Thursday, 8 October 2009
Why Orval is the best beer in the world at a certain moment in one’s life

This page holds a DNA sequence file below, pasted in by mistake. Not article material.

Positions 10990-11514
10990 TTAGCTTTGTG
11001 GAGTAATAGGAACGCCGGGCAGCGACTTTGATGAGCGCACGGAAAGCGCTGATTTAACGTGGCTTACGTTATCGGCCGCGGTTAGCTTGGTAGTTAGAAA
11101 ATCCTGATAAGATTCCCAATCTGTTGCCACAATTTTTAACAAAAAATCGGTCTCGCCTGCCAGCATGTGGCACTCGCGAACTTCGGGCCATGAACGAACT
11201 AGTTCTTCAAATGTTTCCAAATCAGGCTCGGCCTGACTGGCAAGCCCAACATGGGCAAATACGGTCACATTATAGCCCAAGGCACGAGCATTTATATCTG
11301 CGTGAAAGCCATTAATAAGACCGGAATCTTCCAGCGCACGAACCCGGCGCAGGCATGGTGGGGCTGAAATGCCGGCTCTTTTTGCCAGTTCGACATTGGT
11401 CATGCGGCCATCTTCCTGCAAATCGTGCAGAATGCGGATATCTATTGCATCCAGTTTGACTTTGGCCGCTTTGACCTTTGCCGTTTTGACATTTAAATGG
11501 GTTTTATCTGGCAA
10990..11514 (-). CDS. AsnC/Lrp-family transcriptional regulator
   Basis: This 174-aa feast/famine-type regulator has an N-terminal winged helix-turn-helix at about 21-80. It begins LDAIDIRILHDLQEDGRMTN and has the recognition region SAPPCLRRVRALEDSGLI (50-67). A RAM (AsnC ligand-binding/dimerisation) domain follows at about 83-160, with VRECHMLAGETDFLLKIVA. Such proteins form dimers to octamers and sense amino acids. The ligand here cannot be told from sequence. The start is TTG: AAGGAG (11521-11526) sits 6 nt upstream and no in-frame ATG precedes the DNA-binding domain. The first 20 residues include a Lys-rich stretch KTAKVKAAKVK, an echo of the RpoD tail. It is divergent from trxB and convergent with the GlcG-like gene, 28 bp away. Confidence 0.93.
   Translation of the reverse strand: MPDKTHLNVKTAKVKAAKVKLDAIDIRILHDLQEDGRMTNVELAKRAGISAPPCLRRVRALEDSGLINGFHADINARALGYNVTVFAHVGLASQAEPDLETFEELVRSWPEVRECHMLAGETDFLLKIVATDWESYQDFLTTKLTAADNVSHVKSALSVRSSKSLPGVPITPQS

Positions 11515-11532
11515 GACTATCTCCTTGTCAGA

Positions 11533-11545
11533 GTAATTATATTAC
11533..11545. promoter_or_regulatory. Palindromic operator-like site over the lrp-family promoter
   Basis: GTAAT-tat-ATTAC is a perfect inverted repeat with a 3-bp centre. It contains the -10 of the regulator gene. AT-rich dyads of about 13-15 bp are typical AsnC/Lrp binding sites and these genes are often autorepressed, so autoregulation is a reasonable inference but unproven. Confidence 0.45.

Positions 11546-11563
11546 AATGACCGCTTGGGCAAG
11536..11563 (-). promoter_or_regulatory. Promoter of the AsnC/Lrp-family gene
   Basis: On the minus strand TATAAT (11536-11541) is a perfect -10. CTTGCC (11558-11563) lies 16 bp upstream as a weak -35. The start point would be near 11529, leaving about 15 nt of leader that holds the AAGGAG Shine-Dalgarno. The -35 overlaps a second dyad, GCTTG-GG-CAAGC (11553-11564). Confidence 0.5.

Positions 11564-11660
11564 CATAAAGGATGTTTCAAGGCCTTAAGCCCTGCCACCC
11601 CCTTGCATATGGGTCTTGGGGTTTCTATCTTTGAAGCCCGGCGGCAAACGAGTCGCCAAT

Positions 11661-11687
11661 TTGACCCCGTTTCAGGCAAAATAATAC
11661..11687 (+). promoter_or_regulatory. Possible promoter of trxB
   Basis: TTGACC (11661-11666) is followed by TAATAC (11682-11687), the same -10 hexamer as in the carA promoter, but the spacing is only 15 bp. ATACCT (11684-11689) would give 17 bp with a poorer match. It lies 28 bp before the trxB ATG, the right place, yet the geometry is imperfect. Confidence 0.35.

I’m in a restaurant in Wallonia, not a beer restaurant, just the sort of well-run place that caters both for visitors like myself and locals who fancy something different. As it happens I am the only one in there that night, having dashed in from a long rain shower and — shaking myself like a terrier who has been just been hauled out of an Exmoor river — I explain in my kindergarten French that the tourist board has reserved a table for me. I am offered the run of the house, were would I like to sit? Remembering that Wild Bill Hickock met his fate because he sat at a table that faced away from the door, I choose one that faces the door. Would I like wine I am asked by a young lad with spiky hair? No thanks a beer please, this is saison country after all. Carlsberg comes the reply. Even here in Tournai, it’s depressing that I am being offered a beer that I would be offered throughout most of Western Europe whatever the beer culture. No thanks, any Belgium beer I say, dreading Leffe, whose Tripel was a mainstay on a southwest France holiday in 2005, but whose blonde I find a Demerera-sugared irritation. He comes back with a tray on which sit bottles of Orval (ideal shapes for West Country skittles), Chimay Bleu, Stella and possibly Leffe, but as soon as I saw Orval my mind was made up. Orval it was — I love that beer, a beer that has the influence of Brett, a beer that is both so satisfyingly complex, moreish, creamy, bittersweet, palate refreshingly citrusy and as this restaurant shows quite commonplace. I am served turbot in a creamy shrimp sauce which is bossed over by the Orval, bringing out the creamy and citrusy notes of the beer and also cutting through the cream of the sauce. It is delicious. I remember that this is not haute cuisine, biere cuisine or even good gastro-pub stuff, it’s just ordinary for this part of the world. I sat there wondering where in the UK in an ordinary restaurant, you know the small town high street gaff with French cuisine pretensions, would you get such a wonderful and complex beer. In the UK some might have the local ale, a bitter or a golden ale, pasteurised to high heaven, but this is the local ale. No one else comes into the restaurant while I eat, which is fine — and besides I wouldn’t have noticed, so engrossed was I in contemplating and considering the Orval. Another thing that occurred to me, later on, in another bar, with more people about, well-fed and well-watered, as I enjoyed the rich orange liqueur-like character of Triple Karmeliet, was that there is no such thing as the best beer in the world — just the best beer at the right moment and in this case Orval in a touristy restaurant in the town of Tournay fitted that bill as snug as a bug in a very snug rug.